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Monday's Man

  • Volunteer focuses on service, not disability

    When you first meet James Best you might see a name badge that signifies he volunteers at the Elizabethtown American Red Cross.

    Or you might notice a black rubber wrist band that sports the name of a favorite wrestler.

    You might even see him driving down the street.

    Or if you’re like others Best meets, you might see only his disability.

  • Guy Wallace strives to repay hometown's kindness

    Guy Wallace grew up in Elizabethtown and set out to give back to the community that was good to him in his childhood.

    After attending Elizabethtown High School, Wallace studied biology at University of Louisville and then went on to physical therapy school.

    He came back to Elizabethtown because he liked the community.

    “The community was good to me as a youth and I thought I’d come back and be good to the community that was good to me,” Wallace said.

  • The Art of Performance: Taking on helplessness

    By Dr. Keith Wilson

    One of the big factors that undermines effective performance is helplessness.

    A sense of helplessness is detrimental to the mental and physical health of an individual. People give up when they feel helpless. They believe there is no reason to keep trying. They feel defeated. This feeling could happen in a sporting competition or a work environment where the person feels powerless to influence any part of the situation.

  • P.E. teacher exercises passion for fitness

    Doing the job he wants to do is a real workout for Kermit Olive.

    The physical education teacher at Lakewood Elementary School in Stephensburg is serious about child fitness. Olive hopes to promote physical fitness not only in the school but beyond.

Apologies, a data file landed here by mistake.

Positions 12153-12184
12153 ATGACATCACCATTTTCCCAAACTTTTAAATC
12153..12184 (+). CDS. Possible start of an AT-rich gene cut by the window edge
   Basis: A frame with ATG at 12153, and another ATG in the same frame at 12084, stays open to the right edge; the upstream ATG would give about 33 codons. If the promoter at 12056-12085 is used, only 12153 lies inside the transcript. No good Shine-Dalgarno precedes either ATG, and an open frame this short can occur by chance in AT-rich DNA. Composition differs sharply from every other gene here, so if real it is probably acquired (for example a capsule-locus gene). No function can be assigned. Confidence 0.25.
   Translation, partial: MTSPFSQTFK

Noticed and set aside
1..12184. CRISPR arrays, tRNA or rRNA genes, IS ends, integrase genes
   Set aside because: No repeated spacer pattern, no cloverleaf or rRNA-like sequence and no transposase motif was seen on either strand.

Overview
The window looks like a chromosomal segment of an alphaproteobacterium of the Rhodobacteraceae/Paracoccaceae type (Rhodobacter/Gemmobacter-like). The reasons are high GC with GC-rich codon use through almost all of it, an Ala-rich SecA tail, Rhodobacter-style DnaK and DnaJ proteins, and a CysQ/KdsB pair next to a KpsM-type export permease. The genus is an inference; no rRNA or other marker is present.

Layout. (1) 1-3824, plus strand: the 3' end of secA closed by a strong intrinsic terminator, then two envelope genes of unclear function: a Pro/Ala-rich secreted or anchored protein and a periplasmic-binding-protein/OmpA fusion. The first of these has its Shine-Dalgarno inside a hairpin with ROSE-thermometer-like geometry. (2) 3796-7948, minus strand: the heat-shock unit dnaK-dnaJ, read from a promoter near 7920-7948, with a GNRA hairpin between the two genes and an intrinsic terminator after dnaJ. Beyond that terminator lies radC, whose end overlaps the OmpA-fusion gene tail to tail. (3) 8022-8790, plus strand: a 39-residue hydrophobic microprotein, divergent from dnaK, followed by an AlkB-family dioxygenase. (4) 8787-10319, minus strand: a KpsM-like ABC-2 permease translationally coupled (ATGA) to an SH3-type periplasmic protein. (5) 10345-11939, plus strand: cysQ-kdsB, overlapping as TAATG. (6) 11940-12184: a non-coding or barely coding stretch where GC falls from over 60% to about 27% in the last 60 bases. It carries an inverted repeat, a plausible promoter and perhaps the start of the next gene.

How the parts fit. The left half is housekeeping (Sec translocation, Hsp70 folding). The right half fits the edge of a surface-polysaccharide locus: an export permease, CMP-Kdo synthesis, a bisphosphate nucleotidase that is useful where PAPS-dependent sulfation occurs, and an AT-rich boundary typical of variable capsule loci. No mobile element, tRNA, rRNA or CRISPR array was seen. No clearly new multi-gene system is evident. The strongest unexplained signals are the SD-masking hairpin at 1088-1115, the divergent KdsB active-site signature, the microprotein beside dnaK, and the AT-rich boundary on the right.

“That’s what I’m striving for,” Olive said, noting it’s good to have knowledge about physical fitness, but it needs to be put to use outside the school.

  • The Art of Performance: Performing at a high level when it matters most

    Quality performance means doing your best when it matters most. It might surprise you that on Sept. 10, 2013, a high level performance took place at the Dairy Queen in Hopkins, Minn.

    Joey Prusak,19, is the manager of that Dairy Queen. He has worked there since he was 14.

  • Daniel Cox sees his hard work pay off

    A farm work ethic and desire to promote good customer service led Daniel Cox to top accolades with the Frito Lay, PepsiCo Company.

    Cox, a Howevalley native, traveled to New York City in June to be recognized with the PepsiCo Ring of Honor as a top salesman with the company at the American Museum of Natural History.

    For six years, Cox has been a route sales representative with about 20 stores on his route. Before working for Frito Lay he worked a route for Murray Cookies for 15 years.

  • Cleaning a closet unlocks a flood of memories, hats

    Who knew cleaning out a closet would unleash a wave of memories?

    I didn’t, until I started coming across things such as plaques and awards. But mostly, recollections came from baseball hats I once wore.

    The top of my closet was stuffed, so much so there really wasn’t much room for anything else.

    I should have counted how many hats I had up there. I know for certain it was more than 10 from many stages of my life in the last 10 years.

  • Investor takes on new venture

    In at least one respect, Terry Shortt has come full circle — like a doughnut.

    Last year, Shortt purchased and renovated a building just steps away from where he met his future wife in 1990.

    In November 2012, Shortt and his wife opened Leo’s Donut and Coffee House at a Radcliff landmark: the Dog n Suds drive-in restaurant. It is next to a building that housed a real estate office where he first met Andra, his wife, who had the idea to open the shop.

  • Joel Ray Sprowls: Meet country music's kingpin

    Hundreds of country music fans came together Saturday, filling all but a few back rows of the 842-seat auditorium at Lincoln Jamboree in Hodgenville. They came to be entertained and celebrate an anniversary.

    Jamboree owner Joel Ray Sprowls has been producing the show for 59 years.

  • Bit by bit: Roofer transitions to computer tech

    For 12 years or so, John Langley counted on physical labor as a roofer to make his living.

    Some years and two surgeries later, Langley put to work the knowledge he gained while recovering from his injured back to become a self-taught computer technician.

    Tucked away in a front corner in a booth at Peddler’s Mall in Elizabethtown, Langley, 52, and his brother, Richard, run a computer repair and service business they started about eight years ago. Two small rooms behind the display cases hold electronic equipment, computers and various parts.